June 18, 1996


Mr. Jackson Leeds
142-24 61st Road
Flushing, NY 11367-1202

The staff of the Committee on Open Government is authorized to issue advisory opinions. The ensuing staff advisory opinion is based solely upon the information presented in your correspondence.

Dear Mr. Leeds:

I have received your letter of June 5 in which you requested an advisory opinion concerning access to records maintained by the CUNY College of Law at Queens College.

You wrote that the request is based upon the use of a Texas statute which in your view is analogous to the New York Freedom of Information Law under which an applicant obtained "a list of all top scoring applicants rejected by [a] school in recent years." You have sought my views concerning the extent to which the CUNY School of Law must release:

"...the files and related records of REJECTED applicants including but not limited to their applications for admission (e.g. name, addresses, telephone numbers, LSDAS/LSAT registration number) with attachments, records of reasons for rejection and records showing the names of faculty member(s) or CUNY Law School employees and their vote for or against each rejected applicant" (emphasis yours).

In this regard, I offer the following comments.

First, I am unfamiliar with the substance of the Texas statute to which you alluded. Nevertheless, in my view it is likely irrelevant, for rights of access to agency records in New York are governed by the New York Freedom of Information Law.

Second, as you are aware, the Freedom of Information Law is based upon a presumption of access. Stated differently, all records of an agency are available, except to the extent that records or portions thereof fall within one or more grounds for denial appearing in §87(2)(a) through (i) of the Law.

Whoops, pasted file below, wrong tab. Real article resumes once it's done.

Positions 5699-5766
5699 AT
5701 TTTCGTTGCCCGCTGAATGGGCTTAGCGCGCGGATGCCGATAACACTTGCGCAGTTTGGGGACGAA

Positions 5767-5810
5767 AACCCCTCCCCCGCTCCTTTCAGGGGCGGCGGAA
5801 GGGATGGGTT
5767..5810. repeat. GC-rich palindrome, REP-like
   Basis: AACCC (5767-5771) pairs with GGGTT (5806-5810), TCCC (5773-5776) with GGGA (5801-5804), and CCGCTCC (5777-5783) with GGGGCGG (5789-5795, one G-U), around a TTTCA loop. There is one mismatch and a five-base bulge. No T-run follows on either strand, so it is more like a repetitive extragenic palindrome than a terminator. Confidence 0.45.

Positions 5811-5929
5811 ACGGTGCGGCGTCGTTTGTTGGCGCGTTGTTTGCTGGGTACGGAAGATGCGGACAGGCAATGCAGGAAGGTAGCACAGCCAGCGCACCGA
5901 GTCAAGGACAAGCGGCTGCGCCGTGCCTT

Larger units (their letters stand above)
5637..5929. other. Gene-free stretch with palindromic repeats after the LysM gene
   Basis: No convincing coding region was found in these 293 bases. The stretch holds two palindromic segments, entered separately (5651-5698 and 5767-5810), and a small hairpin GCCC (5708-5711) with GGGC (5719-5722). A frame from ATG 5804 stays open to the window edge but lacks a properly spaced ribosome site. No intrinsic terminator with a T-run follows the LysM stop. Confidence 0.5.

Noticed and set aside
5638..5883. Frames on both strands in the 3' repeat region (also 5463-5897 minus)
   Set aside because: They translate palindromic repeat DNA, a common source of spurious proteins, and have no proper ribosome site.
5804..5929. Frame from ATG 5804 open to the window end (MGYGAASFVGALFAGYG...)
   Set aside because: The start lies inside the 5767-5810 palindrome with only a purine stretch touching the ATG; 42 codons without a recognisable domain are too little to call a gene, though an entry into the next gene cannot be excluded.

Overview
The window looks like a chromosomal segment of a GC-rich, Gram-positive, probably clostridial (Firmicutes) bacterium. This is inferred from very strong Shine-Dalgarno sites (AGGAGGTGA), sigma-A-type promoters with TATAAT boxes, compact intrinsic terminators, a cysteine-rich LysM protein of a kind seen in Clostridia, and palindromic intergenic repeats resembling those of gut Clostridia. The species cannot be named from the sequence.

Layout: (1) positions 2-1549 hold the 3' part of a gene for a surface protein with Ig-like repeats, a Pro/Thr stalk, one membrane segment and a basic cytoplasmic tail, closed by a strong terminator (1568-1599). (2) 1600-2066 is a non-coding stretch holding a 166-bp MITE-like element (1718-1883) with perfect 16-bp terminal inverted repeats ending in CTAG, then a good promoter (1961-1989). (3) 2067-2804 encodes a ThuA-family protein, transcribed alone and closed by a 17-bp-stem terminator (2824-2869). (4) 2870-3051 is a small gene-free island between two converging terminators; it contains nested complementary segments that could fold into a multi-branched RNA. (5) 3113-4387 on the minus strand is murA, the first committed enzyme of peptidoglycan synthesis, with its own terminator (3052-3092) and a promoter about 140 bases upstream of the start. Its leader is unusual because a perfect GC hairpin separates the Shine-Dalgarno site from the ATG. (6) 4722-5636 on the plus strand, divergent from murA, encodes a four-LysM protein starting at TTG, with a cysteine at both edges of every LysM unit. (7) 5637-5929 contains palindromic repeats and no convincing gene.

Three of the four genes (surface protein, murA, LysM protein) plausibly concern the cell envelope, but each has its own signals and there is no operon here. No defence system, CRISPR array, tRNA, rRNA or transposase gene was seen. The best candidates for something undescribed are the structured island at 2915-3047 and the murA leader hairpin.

From my perspective, insofar as the records sought include identifying details pertaining to candidates for admission, the records may be withheld on the ground that disclosure would constitute "an unwarranted invasion of personal privacy" [see Freedom of Information Law, §87(2)(b)].

In my view, when records identify an individual as one whose application for admission has been rejected, that fact alone involves a disclosure that would fall within the exception. Additionally, the blank application that you enclosed requires the submission of a variety of items which in my opinion, by their nature, could justifiably be withheld as an unwarranted invasion of personal privacy. Among those items would be social security numbers, resident addresses and phone numbers, dates of birth, alien registration numbers, LSDAS/LSAT registration numbers and similar personal details.

I hope that I have been of assistance.



Robert J. Freeman
Executive Director


cc: Kristin Booth Glen, Dean